who's. My editor before she came to work at box and I knew case Tiger who sits next to me before she came to work at box and that's not just because vocs hired exclusively people who I knew before we started here. It's because I knew personally, a very large share of the roughly similarly aged people in Dc Journalism, and particularly when I was younger right when I like did not have children and socialized, for I socialized a lot with other people in the same line, work. Add sometimes at would be Ex colleagues of mine, a war ex colleagues of crime. Colleagues at and things like that it does change. You know like life changes as you age and you'd like see, fewer people do less. This does.
but, like you know, prettily, when I was in my twenties, I mean I don't know if you as the bill, if there was a very fluid boundary between did social and professional aspects, yeah, that's my life and work, and so people who sit outside of DC and say There's like this incestuous universe and like hidden lurking alliances and conflicts of interest, are not entirely mistake. And then I sometimes look across the divide at the stridency of some of the takes that emanate, or from Brooklyn, and I think the problem is that these people don't like actually know what They don't know anybody and they don't really know what's going on and you, trying to reason about politics from first principles rather because, like I am like the least shoe leathery person in Washington, journalist but still like I've like to things and spoken to people and seen them. Unlike Noah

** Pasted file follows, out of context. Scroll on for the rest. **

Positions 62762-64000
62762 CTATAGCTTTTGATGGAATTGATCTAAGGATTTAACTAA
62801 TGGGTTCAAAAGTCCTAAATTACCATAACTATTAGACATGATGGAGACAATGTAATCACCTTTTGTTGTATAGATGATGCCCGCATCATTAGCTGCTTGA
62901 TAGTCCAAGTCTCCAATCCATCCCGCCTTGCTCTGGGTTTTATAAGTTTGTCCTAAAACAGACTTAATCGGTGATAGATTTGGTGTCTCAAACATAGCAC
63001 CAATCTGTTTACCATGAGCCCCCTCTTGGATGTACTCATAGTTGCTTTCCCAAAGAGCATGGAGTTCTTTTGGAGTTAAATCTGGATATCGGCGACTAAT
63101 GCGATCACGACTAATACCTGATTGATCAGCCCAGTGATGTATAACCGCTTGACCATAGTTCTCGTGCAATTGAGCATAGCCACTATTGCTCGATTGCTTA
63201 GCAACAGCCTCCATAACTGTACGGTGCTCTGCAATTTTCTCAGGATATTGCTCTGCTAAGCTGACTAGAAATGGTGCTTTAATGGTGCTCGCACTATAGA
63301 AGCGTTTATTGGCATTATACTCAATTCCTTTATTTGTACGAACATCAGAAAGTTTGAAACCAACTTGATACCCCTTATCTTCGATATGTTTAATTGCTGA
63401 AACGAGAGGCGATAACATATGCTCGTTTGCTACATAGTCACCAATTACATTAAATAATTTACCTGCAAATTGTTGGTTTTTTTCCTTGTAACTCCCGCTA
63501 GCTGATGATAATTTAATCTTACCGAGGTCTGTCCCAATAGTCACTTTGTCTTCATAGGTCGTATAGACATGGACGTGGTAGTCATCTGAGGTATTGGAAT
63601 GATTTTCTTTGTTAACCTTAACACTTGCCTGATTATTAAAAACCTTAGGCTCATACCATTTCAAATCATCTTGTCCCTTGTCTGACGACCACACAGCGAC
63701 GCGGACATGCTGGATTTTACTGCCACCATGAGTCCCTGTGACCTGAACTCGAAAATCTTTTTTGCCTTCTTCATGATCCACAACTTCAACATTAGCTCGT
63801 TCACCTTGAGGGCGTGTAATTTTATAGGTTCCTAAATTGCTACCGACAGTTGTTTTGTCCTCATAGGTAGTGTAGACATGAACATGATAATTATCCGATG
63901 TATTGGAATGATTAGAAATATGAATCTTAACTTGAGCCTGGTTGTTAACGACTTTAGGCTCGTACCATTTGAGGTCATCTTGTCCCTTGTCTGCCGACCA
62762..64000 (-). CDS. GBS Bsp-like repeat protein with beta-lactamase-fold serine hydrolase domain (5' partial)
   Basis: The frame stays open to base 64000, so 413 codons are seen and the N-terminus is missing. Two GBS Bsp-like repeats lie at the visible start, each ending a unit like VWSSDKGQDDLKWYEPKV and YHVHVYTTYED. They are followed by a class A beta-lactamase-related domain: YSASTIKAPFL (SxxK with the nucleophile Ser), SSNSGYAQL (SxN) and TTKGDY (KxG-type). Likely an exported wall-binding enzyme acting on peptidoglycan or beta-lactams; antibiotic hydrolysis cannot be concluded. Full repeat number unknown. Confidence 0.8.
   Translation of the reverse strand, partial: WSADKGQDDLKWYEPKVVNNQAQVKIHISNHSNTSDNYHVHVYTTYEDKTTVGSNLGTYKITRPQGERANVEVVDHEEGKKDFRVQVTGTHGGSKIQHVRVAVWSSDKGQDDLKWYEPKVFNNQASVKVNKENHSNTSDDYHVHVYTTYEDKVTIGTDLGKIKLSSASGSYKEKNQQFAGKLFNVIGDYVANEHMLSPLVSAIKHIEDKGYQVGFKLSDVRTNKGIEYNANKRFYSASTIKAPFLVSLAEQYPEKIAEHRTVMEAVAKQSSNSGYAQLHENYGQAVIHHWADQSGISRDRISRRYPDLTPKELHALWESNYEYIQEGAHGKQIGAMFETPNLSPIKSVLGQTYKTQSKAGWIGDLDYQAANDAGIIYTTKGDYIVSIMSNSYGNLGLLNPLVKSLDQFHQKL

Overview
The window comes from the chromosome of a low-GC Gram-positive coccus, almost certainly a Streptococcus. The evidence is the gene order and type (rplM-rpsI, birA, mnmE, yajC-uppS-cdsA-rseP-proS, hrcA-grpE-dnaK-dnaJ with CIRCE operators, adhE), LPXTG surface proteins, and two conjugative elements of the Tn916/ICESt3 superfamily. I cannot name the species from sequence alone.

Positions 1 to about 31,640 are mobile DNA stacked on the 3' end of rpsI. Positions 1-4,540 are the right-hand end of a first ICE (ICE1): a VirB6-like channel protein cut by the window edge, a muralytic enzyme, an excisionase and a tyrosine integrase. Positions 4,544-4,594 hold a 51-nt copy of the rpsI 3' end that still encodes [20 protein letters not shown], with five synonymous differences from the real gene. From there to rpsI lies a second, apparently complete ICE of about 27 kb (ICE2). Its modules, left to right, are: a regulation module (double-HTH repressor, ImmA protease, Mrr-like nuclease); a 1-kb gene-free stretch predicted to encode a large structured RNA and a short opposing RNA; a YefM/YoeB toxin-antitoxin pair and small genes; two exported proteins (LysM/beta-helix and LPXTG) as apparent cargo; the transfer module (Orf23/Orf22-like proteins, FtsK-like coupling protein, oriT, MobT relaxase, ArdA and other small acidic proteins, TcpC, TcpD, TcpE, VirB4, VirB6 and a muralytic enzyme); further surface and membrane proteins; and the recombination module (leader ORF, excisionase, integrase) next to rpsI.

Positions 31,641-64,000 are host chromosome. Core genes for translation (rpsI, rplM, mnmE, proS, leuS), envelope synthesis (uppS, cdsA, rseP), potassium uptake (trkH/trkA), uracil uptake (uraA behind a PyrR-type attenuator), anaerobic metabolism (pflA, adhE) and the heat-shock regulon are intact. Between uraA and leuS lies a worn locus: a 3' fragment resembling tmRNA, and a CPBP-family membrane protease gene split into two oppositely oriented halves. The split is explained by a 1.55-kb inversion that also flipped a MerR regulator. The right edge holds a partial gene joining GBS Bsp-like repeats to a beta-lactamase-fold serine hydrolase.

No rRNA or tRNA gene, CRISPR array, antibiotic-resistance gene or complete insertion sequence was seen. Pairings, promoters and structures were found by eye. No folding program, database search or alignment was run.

going on and I feel like a lot of the outside stuff is Harry, like Deacon text realised and, unlike MRS, are a lot of what's happening, but then I also think like that. Cheek from the outside it what's going on inside is not mistaken. You know There is a real difference between your rid of like an ambiguously worded bad take from somebody you ve never met and, like somebody who's barbecue, you ve, been to your inclined to be more generous reader of people. You know, even if they're, not like dear friends of yours, just like a friend of her friend by you're gonna be more like. Ok Secondly, in oil, around sensible person is therefore edited badly buoyant right. That headline. Just like my reading this raw, you know I'd like to do so. Much like of twitter is like,